A couple of years ago, True Detective would have been an absolute must watch from me. I would’ve written probably one paragraph asking you why you hadn’t seen it already. In fact, this is still the case. Well, it’s the case for season one. Season two is an entirely different mess. We’ll be tackling both in today’s Show Time, and we’ll be offering minimal spoilers. For those who don’t know, True Detective is an episodic buddy cop drama that shows several big name actors playing these cop roles at a time. In the case of the second season, one of them also played suspect. Each side shows a different take on the tale, and eventually the threads all tie together.
To start, we’ll be talking about the first season. Starring Matthew McConaughey and Woody Harrelson side by side, the two play detectives Rust Cole and Marty Hart. Marty is a detective who just wants to play by the rules, and have sex with mistresses, then pretending that he’s a fantastic husband and father. On the other hand, you have an outside the lines Rust Cole who has spent too long undercover, and is totally out of whack. It’s hilarious how stereotypical that sounds…but the two are so much more.
The entire first season follows the chase of the Yellow King. The Yellow King is a horrific serial killer that is probably one of the most horrifying murderers they’ve shown outside of Hannibal. On top of this, the two must also deal with their own lives and moralities. I have to say that True Detective’s first season is one of the best shot shows of all time. I still remember this one tracking shot with Rust and Marty in which Marty had to pick Rust up in a car while he was carrying a perp that was one of the most beautiful scenes I’ve ever seen. The first season of the show has won so many awards, for good reason.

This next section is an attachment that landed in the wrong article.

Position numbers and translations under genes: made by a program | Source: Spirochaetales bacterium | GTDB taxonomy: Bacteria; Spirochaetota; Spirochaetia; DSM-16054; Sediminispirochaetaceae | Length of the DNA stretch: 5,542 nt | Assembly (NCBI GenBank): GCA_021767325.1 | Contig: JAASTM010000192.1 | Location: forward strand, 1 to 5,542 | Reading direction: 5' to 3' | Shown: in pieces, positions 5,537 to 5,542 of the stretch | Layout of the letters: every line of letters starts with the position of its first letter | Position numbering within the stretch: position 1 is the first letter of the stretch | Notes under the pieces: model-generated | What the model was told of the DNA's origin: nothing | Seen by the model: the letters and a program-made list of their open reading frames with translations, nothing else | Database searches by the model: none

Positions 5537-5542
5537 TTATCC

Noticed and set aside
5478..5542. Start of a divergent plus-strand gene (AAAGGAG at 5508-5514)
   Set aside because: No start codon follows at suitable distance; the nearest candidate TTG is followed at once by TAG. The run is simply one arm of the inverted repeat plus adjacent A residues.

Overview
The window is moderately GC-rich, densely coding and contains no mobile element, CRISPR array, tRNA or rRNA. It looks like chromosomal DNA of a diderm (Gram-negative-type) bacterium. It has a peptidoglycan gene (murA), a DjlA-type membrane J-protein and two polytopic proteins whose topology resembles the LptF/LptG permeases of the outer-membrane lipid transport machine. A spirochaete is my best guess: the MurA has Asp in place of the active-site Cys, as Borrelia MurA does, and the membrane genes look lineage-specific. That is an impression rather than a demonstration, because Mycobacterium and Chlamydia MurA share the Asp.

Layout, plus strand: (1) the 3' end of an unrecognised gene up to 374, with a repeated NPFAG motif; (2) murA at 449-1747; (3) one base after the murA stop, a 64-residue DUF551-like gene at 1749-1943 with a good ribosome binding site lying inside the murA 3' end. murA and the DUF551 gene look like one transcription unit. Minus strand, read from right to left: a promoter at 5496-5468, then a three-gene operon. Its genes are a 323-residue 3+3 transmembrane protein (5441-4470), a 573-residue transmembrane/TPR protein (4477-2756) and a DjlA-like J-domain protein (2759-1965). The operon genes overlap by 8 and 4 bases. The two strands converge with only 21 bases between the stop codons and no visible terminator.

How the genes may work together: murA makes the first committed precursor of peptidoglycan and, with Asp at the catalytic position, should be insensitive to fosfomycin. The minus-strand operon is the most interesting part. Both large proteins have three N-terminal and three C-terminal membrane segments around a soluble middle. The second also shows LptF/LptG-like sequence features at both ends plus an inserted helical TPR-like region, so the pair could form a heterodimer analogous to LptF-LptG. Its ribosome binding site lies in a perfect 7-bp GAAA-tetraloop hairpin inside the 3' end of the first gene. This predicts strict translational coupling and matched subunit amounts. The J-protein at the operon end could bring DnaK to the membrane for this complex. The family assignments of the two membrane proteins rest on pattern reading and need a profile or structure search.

Then…we get to Season 2. Season 2 is just…just god awful. I can’t believe how bad this actually is. Just when you think there are going to be redeeming moments, the show manages to destroy your hopes. Here, we have a culmination of Colin Farrell, Vince Vaughn, Rachael McAdams, and Taylor Kitner. It was found out after the fact that studio interference caused a huge amount of the production stress, and it definitely shows.
Basically, the second season takes place in California. Everything begins when “bad cop with a shady past” Paul Woodrugh (Taylor Kitner) finds the treasurer of Ventura County with his eyes burnt out. From there, the whole plot devolves into a rambling, dis-ambiguous jumble of character stereotypes like: “male character is scared of being gay” to “bad cop wants to be good but has been bad for so long, and he tries to redeem himself” and let’s not forget “morally ambiguous good cop who has a bad history is a strong feminine lead but is actually a stereotype of strong female characters”. Oh, and don’t forget the “shady business man trying to go legit but he keeps getting pulled back in”. The show falls into madness.
Vince Vaughn and Colin Farrell do their best to pull the show up, but the writing is so bad that there’s almost no way to redeem it. The plot is jumbled, messy, and many sites had to do a full recap and explanation just so people understood what the hell was going on in the end. It was a massive failure, and makes me extremely skeptical of the third season’s impeding release. Luckily, HBO execs admitted to the meddling and publicly stated it would not happen again. Let’s pray.
If you’re looking for an excellent crime drama, the first season is top notch. If you’re looking for a ridiculous, extremely cheesy and so bad it’s bad drama, the second season is for you. No matter what, I recommend the first season wholeheartedly. You can stream the entire thing through HBO streaming services, so make sure that you get your fill in while you can. Let’s hope the third season is about ten times more like the first.